Mostly everything about Zigbee is positive when we talk about using it for smart lights, it’s low powered and allows you to control lights even when there’s no internet. 

With the added benefit of creating its own “mesh” network – fancy way to say the lights talk to each other. So you don’t need to buy multiple Zigbee hub extenders around the home (unlike WIFI)/

  • Low power consumption
  • Take advantage of more advanced automations
  • Mesh network, lights talk to each other, so they stay connected
  • Control devices even with no internet
  • Strong and robust wireless security
  • Remotely activate your lights while away from home (needs internet)
  • Connect hundreds of Zigbee devices
  • Access to lots of low-powered accessories like motion sensors, so you only need to change the battery yearly, not monthly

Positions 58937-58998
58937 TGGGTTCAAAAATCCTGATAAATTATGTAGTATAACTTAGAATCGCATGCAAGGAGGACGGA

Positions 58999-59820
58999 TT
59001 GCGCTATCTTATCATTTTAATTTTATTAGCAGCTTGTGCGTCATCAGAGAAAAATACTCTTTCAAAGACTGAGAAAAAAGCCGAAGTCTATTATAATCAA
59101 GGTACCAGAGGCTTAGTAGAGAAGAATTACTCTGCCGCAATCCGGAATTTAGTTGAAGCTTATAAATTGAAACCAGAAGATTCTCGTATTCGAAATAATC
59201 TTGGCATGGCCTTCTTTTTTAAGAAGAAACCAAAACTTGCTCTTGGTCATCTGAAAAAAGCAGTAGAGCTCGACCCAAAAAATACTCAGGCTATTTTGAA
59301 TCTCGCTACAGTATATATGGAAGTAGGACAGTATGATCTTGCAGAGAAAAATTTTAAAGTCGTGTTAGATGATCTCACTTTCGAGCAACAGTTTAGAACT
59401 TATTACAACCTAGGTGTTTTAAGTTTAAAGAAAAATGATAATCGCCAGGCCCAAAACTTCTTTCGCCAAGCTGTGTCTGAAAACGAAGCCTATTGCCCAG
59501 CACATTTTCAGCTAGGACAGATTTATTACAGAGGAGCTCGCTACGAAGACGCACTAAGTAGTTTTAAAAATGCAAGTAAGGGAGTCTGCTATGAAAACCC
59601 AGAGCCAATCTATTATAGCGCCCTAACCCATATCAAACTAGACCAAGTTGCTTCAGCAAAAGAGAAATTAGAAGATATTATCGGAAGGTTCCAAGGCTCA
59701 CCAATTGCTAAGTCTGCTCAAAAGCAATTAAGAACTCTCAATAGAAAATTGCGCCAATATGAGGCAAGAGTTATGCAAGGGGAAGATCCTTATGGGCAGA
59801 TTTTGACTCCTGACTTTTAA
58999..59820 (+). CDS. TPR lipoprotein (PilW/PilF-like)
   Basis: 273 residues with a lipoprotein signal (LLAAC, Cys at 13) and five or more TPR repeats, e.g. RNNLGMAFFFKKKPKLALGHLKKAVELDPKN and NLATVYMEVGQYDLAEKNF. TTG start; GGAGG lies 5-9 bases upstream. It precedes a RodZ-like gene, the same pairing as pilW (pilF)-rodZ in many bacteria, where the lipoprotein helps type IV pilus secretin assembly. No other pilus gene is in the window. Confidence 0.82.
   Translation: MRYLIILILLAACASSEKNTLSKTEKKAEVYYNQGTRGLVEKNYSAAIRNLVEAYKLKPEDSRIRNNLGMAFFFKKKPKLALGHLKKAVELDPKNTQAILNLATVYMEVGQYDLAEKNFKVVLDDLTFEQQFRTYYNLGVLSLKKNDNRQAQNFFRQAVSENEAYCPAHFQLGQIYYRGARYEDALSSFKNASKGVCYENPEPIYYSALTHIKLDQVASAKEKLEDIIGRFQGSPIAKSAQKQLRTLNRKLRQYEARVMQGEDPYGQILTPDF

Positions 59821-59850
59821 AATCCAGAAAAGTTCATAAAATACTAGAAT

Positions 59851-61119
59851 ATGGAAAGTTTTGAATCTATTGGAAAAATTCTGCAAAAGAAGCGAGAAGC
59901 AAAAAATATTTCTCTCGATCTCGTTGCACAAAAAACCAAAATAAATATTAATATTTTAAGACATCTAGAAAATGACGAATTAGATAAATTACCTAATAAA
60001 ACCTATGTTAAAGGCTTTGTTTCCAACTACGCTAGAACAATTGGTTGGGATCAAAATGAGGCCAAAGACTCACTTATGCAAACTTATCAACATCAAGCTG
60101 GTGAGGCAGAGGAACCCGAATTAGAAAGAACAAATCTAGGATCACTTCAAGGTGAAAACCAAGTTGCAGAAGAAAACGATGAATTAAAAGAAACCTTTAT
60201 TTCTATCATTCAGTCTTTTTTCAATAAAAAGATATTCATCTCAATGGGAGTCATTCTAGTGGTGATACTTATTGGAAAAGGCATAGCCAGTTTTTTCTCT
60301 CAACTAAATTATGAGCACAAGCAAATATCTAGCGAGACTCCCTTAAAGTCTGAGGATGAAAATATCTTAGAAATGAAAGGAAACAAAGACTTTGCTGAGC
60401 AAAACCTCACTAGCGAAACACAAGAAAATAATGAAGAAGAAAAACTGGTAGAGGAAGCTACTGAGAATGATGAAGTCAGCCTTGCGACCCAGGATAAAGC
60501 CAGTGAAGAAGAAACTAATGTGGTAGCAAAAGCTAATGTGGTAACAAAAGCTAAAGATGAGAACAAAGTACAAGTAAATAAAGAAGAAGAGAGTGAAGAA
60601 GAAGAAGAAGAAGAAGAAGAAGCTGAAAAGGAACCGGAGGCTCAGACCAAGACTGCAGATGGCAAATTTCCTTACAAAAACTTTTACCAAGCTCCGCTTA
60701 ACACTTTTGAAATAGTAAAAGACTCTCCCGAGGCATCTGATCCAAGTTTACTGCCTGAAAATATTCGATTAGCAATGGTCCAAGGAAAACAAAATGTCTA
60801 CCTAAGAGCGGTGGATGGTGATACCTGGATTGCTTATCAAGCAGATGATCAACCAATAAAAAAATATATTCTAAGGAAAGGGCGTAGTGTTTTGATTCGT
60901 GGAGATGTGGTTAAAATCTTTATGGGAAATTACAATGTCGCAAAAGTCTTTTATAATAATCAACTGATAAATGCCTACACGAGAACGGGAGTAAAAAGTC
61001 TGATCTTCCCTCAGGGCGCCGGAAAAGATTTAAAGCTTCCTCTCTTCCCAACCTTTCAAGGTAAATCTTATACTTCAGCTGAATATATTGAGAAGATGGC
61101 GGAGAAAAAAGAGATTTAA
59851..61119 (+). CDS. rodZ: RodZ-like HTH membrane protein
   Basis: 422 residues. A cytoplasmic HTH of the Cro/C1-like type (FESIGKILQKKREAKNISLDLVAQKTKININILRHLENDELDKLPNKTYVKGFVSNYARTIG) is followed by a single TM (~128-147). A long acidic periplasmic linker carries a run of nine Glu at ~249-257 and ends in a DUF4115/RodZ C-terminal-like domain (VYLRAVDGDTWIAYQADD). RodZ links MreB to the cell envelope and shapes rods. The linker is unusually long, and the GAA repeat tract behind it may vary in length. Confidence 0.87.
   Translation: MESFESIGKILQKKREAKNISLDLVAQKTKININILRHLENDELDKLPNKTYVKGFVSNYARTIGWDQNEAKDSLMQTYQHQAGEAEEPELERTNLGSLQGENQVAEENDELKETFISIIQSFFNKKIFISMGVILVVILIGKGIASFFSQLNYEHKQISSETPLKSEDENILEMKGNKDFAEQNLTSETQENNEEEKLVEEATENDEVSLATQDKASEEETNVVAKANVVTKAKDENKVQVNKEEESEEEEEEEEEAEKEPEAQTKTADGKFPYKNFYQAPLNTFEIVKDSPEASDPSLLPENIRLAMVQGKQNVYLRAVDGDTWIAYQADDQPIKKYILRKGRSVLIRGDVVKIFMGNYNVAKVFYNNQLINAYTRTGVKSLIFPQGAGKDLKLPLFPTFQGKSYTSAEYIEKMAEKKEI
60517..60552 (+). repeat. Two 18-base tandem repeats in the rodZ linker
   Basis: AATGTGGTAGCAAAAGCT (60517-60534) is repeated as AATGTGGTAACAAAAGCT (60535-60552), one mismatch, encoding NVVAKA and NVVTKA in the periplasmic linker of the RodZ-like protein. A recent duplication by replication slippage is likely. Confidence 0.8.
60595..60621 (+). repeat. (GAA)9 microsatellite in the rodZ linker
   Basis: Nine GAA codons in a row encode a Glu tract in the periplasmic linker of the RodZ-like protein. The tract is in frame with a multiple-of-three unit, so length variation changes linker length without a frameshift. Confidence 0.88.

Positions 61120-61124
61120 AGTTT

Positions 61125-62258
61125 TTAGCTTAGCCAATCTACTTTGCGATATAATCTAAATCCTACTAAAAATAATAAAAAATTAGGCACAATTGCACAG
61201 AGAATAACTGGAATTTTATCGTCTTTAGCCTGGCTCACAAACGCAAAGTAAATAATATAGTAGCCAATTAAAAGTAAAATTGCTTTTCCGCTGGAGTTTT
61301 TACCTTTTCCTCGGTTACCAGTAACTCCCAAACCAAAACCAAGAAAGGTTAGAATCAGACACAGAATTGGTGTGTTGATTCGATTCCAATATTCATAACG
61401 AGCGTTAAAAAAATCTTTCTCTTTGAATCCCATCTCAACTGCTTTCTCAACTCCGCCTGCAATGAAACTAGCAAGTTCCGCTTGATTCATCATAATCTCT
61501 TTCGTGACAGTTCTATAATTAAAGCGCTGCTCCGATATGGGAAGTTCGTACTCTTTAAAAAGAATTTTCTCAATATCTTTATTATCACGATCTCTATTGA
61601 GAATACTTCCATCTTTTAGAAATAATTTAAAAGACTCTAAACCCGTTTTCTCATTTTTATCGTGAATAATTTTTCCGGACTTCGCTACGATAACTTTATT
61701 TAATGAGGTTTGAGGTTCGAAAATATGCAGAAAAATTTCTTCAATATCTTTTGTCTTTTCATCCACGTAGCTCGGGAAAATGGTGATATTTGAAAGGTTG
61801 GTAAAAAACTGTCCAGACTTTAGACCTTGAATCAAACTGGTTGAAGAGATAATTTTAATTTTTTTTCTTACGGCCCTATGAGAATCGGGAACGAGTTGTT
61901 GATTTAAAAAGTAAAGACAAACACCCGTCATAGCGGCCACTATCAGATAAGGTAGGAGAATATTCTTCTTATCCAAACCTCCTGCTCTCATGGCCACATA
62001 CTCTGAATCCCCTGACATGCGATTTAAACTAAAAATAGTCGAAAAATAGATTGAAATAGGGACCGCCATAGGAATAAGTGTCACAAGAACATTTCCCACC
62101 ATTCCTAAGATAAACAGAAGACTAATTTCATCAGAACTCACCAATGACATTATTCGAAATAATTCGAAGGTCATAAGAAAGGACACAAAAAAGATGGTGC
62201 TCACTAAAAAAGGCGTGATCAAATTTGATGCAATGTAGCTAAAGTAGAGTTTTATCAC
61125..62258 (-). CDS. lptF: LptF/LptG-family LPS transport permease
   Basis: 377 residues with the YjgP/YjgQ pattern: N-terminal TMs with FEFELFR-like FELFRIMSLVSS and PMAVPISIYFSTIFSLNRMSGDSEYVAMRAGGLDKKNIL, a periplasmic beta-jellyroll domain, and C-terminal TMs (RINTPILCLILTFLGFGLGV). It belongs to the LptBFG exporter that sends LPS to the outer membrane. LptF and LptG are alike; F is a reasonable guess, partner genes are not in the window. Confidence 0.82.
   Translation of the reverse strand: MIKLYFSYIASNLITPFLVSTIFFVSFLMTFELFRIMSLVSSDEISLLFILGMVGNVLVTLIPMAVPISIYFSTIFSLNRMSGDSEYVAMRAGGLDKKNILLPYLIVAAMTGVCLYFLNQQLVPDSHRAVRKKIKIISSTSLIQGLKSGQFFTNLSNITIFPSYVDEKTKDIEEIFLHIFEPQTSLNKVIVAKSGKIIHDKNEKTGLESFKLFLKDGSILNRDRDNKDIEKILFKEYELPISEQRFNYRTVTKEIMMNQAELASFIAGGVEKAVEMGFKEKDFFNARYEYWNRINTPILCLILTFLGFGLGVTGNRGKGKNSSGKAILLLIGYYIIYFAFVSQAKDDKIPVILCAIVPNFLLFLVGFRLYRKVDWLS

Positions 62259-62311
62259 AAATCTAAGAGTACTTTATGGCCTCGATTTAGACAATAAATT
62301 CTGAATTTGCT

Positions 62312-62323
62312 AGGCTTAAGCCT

Drawbacks of Zigbee connected lights

While nothing is perfect, Zigbee does require you to purchase additional hardware before you can use your Zigbee lights. Most the drawbacks around Zigbee don’t directly affect smart lights, for example it has low data transfer – which honestly isn’t even an issue for a smart light.

  • Zigbee hubs tend to have a limit number of devices that can connect (still more than typical WIFI routers), requiring more hubs to be purchased for large smart home installations 
  • Requires internet if you want to control lights while away from home
  • If you don’t have multiple Zigbee devices around the home, you could run into an issue with lights being “out of range” if too far from the hub / other Zigbee device

Zigbee Summary

Without sounding bias, Zigbee is the option we recommend to most people who are semi-serious about smart homes.